In the long run, the equity markets are positively influenced by a growing worldwide population and an expanding global wealth base. Conversely, many governmental balance sheets are stressed by growing elderly populations, lower birth rates, lower revenue due to high unemployment and inefficient entitlement programs. To us, the risk reward ratio between investing in great companies vs. investing in sovereign debt is weighted toward the future value we see in well-run companies.
Risk and reward must be weighed against every philosophical belief, otherwise it becomes too easy to drift to the esoteric without regard for reality. Yet, even by this measure, in our mind, stocks still hold sway over bonds. Allow us another few examples.
- In April, the German 10-year bond yield was .05%. That’s right, .05%--guaranteed for 10-years. Last week, that yield had risen to .59%. Granted, that was only a little over a ½% move, but moved the price of the bond by negative 6%. That is the equivalent of a 1080 point drop.
- Closer to home, on January 30, 2015, the US 10-year bond yielded 1.64%. Last week, it registered at 2.21%---a 34.7% move up. Clearly, if you bought that January 30 bond, you have had quite a drop in value.
- Almost simultaneously, during 2015 Q1 earnings season, over 70% of S & P 500 companies beat their Earnings per Share (EPS) estimates and dozens of firms raised their dividends or announced share buy-backs. In fact, April was the largest buy-back month ever recorded.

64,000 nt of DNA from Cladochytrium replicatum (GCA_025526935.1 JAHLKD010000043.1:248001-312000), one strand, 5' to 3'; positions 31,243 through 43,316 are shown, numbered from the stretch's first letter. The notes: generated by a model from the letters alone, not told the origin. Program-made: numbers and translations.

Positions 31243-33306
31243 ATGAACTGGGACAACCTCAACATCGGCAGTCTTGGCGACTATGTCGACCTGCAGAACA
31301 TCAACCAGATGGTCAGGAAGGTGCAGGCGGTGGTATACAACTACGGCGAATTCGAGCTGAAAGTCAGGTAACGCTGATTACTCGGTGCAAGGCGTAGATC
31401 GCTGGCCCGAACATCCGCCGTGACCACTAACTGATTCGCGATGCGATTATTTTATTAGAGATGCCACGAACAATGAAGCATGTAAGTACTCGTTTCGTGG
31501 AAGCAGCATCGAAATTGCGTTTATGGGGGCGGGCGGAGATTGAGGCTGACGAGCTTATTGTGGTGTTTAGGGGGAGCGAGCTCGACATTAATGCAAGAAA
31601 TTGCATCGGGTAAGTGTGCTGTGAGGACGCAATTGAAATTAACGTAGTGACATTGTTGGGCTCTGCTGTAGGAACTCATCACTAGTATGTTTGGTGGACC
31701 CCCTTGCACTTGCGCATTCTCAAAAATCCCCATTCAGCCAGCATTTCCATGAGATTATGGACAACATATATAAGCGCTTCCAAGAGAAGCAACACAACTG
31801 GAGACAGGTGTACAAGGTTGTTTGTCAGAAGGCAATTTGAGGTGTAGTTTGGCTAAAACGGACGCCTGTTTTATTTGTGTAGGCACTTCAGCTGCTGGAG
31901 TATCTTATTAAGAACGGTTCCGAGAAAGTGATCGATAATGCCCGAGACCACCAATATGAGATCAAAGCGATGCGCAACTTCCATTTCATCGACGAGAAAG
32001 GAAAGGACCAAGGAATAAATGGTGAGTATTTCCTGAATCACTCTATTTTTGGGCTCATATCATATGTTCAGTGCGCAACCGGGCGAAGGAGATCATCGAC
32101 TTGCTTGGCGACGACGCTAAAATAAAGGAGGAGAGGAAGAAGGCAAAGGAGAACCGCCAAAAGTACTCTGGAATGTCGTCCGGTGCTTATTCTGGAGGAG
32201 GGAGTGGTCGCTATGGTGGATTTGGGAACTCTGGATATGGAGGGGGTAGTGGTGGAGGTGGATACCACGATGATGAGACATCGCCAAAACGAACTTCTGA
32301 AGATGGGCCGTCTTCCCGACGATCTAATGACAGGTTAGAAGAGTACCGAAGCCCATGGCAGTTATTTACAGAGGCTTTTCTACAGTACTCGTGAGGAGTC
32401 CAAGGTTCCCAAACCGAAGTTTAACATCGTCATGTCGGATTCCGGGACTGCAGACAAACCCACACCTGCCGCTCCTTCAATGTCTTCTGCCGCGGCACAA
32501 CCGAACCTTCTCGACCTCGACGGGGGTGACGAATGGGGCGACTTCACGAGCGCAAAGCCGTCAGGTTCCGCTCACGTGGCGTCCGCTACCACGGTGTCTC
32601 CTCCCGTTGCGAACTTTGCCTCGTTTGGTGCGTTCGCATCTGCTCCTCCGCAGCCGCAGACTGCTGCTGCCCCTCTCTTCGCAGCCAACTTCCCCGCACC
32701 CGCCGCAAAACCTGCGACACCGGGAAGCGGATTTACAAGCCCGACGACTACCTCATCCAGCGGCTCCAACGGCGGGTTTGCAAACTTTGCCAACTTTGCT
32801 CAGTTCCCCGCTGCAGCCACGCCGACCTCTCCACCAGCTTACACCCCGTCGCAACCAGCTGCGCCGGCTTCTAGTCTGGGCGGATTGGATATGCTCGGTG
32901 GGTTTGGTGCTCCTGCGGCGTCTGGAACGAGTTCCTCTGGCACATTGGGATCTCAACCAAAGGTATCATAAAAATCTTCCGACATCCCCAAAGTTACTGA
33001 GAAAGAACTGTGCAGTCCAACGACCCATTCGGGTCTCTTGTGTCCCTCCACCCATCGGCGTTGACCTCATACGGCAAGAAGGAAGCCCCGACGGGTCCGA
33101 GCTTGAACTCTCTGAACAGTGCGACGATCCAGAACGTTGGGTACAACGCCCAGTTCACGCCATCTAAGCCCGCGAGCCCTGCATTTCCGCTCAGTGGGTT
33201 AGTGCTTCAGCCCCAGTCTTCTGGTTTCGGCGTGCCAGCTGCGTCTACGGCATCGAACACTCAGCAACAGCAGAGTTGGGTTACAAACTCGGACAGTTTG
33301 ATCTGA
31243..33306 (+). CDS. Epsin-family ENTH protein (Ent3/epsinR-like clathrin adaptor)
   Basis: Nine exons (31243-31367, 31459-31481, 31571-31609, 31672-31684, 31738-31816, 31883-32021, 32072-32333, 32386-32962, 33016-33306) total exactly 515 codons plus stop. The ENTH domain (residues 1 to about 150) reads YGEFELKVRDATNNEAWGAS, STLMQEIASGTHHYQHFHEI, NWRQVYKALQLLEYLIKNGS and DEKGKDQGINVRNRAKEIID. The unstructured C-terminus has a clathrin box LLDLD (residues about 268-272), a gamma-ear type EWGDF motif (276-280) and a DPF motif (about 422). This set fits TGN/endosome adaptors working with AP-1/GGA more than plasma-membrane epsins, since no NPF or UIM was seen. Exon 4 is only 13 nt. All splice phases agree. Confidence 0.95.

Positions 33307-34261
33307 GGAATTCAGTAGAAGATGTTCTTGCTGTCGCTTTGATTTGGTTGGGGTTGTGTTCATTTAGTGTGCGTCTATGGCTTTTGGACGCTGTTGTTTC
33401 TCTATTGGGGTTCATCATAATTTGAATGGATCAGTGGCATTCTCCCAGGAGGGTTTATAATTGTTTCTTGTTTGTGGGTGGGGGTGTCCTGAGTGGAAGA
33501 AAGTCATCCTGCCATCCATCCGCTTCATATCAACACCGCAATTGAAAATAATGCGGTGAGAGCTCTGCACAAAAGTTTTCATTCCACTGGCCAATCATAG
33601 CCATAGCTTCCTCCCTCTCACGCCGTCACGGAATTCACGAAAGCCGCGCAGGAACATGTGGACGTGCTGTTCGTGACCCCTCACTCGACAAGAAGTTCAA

Last week, Federal Reserve Chair Janet Yellen stated that US stocks could be overvalued vs. “safer” assets such as bonds. We almost spit out our coffee. Her long term risk-reward calculations in this environment are clearly different than ours. If her view is that interest rates will go up, we all know that bond values will go down. How is that a “safe” investment?
Of course stocks and bonds do not operate independently of each other. When the Lehman crisis came to the fore in 2008, the failing bonds sent stocks reeling across the board—irrespective of revenue or earnings growth, balance sheet fundamentals, or remarkable innovations. In “black swan” events, everything becomes correlated.
What happened in the aftermath was, however, instructive. Since the Lehman crisis, bonds have boasted strong double digit returns. For the same period, the S & P 500’s return was over 300%. Innovation had far better returns over debt….the safer asset?
The irony of sovereign debt and central bank policy is that today’s actions will likely drive deep value in large cap equities for years to come. As central banks drove rates to “zero” (or below!), the most solvent and credit-worthy “mega-corporations” have almost totally restructured their balance sheets with laddered debt at generationally low costs. This will benefit them many years into the future. When these savvy large cap corporate treasury operations “win” by raising low cost capital, the losers are investors in that low yield debt in the case that interest rates rise. Corporations are “betting” on higher interest rates.
We too have “bet” on the balance sheets of many of these large companies. We like the fact they are selling bonds to the market and raising dividends, or buying back shares, both shareholder friendly actions.
And finally, Yogi Berra turned 90 this week. We wish the Yankee catcher happy birthday, and we’ll endeavor to watch and observe the markets as well as he did from behind the plate.